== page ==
Lawyers, Guns & Money: Challenge to Chicago Law Could Restore Economic Liberty

Still on deadline, so not much from me this week. But here’s fellow Dallasite and Reasonoid Jacob Sullum on how the challenge to Chicago’s oppressive anti-gun laws could be a boon for economic liberty.

The right to weapons was one of the liberties frequently cited by the 14th Amendment’s backers, since disarmed blacks were defenseless against attacks by Klansmen and local officials. As reflected in post–Civil War legislation that the amendment was intended to reinforce, its supporters also were concerned about economic liberty: the right to own and exchange property, make and enforce contracts, and work in the occupation of one’s choice—all freedoms the Southern states tried to deny former slaves.

French Cinema or Kabuki Theater? Eh, Gun Buyback is Back

I didn’t realize it was already happening again. But Big Bob say yes.

Flashback to the last buyback and our weird video here.

(Amanda Warr did a great job, but I hate seeing myself on video. Unless I’m naked.)

Full story behind the video here.

Toy Gun Control for the Nerf Herd

A story today in the Dallas Morning News about police having confrontations with two people who were playing with toy guns or pellet guns.


red_ryder_adHere’s the thing — and I mentioned it first in my feature for D Magazine about the growing nanny state in Dallas — kids have always played with toy guns, and they’ve always had toy guns that look real. And yet we didn’t have this problem 20, 30 or 50 years ago of police drawing down on them, or the public freaking out when they see someone with a gun.

What’s changed?

(EDIT/CLARIFICATION: I’m speaking more here about the incidents involving kids where the kid gets shot. Happens about twice a year nationally. These two Dallas incidents in the story linked were just jumping off points for the discussion. Thanks to Keith for correcting my course.)

I think the problem is police are too quick to draw down on anyone holding a gun — which isn’t a crime in itself — and people have been programmed to automatically and irrationally fear anyone who has something that looks like a gun. Yes, officer safety is important, but not as important as the rights and lives of those they’re sworn to protect and serve. Irrational fear leads to irrational actions.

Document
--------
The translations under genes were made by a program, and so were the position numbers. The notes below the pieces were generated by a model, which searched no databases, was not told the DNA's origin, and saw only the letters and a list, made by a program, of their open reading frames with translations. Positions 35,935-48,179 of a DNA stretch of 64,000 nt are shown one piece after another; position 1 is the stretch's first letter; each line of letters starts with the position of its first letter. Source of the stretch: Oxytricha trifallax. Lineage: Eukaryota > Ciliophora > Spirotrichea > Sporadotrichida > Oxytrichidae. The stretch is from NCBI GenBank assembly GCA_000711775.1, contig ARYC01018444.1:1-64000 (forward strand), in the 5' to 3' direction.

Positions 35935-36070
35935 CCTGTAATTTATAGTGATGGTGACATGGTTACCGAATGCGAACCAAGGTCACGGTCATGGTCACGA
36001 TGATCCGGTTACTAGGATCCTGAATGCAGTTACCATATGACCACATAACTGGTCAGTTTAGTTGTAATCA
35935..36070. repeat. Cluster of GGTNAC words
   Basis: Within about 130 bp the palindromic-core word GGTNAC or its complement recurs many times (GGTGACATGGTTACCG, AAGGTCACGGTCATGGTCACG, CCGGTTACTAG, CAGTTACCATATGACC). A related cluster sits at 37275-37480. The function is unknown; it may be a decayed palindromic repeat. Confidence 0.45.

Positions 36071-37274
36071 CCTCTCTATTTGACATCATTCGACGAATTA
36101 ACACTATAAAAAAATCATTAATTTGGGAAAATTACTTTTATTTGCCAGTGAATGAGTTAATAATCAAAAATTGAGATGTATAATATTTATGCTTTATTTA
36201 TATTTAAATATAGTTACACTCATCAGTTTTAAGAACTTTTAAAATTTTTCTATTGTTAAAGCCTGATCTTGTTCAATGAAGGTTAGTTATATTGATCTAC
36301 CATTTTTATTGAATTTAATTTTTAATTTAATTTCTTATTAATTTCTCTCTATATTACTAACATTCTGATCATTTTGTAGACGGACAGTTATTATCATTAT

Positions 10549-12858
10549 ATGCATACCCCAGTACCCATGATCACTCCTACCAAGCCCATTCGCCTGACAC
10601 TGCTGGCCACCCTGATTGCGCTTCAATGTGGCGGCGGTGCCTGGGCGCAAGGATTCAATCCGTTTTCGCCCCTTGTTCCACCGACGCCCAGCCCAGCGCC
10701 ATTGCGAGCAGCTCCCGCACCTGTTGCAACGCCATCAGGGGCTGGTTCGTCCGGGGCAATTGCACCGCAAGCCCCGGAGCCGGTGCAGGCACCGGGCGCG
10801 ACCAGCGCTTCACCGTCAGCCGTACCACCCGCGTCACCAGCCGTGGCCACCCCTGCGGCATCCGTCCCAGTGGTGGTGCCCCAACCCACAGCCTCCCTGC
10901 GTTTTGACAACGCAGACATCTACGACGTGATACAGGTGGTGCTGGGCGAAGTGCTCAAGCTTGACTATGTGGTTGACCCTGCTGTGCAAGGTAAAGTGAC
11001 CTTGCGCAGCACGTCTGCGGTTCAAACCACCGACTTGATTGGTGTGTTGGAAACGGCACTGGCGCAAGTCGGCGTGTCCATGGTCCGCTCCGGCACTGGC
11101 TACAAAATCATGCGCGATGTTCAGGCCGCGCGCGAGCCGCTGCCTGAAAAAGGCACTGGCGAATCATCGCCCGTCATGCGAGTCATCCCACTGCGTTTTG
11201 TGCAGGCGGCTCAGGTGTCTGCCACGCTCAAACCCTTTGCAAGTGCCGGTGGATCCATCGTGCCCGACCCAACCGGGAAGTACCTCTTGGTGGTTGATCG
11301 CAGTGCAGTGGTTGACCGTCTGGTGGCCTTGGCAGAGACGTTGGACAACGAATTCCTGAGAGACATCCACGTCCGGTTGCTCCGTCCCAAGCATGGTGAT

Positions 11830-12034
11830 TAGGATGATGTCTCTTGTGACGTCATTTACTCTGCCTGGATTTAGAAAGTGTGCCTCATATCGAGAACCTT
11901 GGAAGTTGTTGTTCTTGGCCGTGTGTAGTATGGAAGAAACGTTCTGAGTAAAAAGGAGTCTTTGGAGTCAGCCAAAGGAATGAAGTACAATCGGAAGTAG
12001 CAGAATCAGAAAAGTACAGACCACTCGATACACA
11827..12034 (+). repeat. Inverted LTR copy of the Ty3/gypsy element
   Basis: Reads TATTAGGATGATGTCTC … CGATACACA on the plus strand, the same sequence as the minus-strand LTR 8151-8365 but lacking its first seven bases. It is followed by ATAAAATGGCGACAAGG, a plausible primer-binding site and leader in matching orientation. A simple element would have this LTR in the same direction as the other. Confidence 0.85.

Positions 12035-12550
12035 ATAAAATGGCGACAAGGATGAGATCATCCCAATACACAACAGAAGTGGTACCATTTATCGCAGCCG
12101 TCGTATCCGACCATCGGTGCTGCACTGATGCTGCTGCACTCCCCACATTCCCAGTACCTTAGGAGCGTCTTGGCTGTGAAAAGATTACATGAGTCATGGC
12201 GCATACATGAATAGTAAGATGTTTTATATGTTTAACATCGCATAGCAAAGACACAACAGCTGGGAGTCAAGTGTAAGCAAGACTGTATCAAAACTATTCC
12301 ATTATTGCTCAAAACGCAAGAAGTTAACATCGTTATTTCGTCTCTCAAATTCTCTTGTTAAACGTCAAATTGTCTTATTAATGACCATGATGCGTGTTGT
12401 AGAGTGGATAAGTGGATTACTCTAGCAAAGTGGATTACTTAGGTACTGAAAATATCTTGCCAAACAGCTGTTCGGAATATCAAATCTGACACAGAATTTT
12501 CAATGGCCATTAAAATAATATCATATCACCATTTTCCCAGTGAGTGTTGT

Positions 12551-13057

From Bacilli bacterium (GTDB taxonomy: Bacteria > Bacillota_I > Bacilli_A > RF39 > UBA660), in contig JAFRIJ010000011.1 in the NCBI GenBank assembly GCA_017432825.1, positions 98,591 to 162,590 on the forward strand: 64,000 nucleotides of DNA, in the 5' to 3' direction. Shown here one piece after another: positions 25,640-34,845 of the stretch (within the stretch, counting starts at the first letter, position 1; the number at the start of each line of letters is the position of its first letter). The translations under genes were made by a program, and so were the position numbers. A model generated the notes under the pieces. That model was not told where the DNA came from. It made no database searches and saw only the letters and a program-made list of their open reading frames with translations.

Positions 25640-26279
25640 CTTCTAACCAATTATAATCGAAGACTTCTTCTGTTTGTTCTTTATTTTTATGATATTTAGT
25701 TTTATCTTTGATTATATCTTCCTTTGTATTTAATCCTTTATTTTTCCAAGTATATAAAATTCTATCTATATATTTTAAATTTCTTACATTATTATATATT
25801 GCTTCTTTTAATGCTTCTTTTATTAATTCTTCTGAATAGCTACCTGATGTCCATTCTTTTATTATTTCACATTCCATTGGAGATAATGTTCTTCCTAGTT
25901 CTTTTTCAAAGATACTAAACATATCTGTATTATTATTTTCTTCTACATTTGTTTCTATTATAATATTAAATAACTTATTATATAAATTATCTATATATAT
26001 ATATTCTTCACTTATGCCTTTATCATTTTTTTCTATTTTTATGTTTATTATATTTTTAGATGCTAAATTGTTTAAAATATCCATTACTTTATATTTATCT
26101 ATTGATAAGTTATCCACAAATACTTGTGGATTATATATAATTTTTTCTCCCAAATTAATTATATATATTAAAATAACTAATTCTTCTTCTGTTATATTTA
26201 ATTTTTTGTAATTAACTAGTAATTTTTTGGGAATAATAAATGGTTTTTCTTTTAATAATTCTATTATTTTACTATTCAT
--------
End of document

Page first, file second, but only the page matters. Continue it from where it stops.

And boy, have we gotten a lot more irrational about inanimate objects.

toyguns11Oh, and for those who say that toy guns today look real where toy guns from the 1950s and 1960s didn’t look real, here’s a sampling of toy guns from the 1960s, and here’s some toy guns from the 1950s.

Awesome ad for the Dick Tracy .38 snub and Tommy Gun.

‘Naive’ Is Believing The Words and Not the Record, Steve

The untalented flotsam at the Dallas Morning News calls gun owners “sheep.”

From what I see, they are one of the most naive, most easily manipulated political groups in the country.

Naive? Why?

There’s no evidence the Obama administration has any major shift in gun laws in mind.

Oh really?

“The Obama administration will seek to reinstate the assault weapons ban that expired in 2004 during the Bush administration, Attorney General Eric Holder said.” ABC News Link

Mr. Obama hasn’t made any move yet to enact gun control only because he doesn’t have the votes. Even he admits this. He and Joe Biden know the losses the Democrat Party suffered when they enacted the first massive gun ban in the early 1990s.

But here’s a sampling of Mr. Obama’s past quotes and positions in favor of gun control, showing if he had the votes and could sell it, Obama would ban guns in a heartbeat.


Mr. Obama supports the proposed HR 45 bill that would enact draconian gun control.

He is in favor of “closing” the non-existent “gun show loophole” — despite the fact that every firearms dealer at any gun show must conduct a full background check on every buyer.

Mr. Obama opposes concealed carry.

“I am not in favor of concealed weapons,” Obama said. “I think that creates a potential atmosphere where more innocent people could (get shot during) altercations.” Link

Obama’s pro gun control position from

His attorney general, Eric Holder — who never met an anti-gun law he didn’t support — wants to re-enact the so-called “Assault Weapons” ban. Obama is on the record as supporting the ban’s renewal. Link

The ban on “armor piercing bullets” that Obama supports is a Trojan Horse.

Obama voted for an amendment by longtime ammunition ban advocate Sen. Edward Kennedy (S. Amdt. 1615 to S. 397, Vote No. 217, July 29, 2005), which would have fundamentally changed the federal “armor piercing ammunition” law (18 U.S.C. ‘ 922(a)(7)), by banning any bullet that “may be used in a handgun and that the Attorney General determines… to be capable of penetrating body armor” that “meets minimum standards for the protection of law enforcement officers.”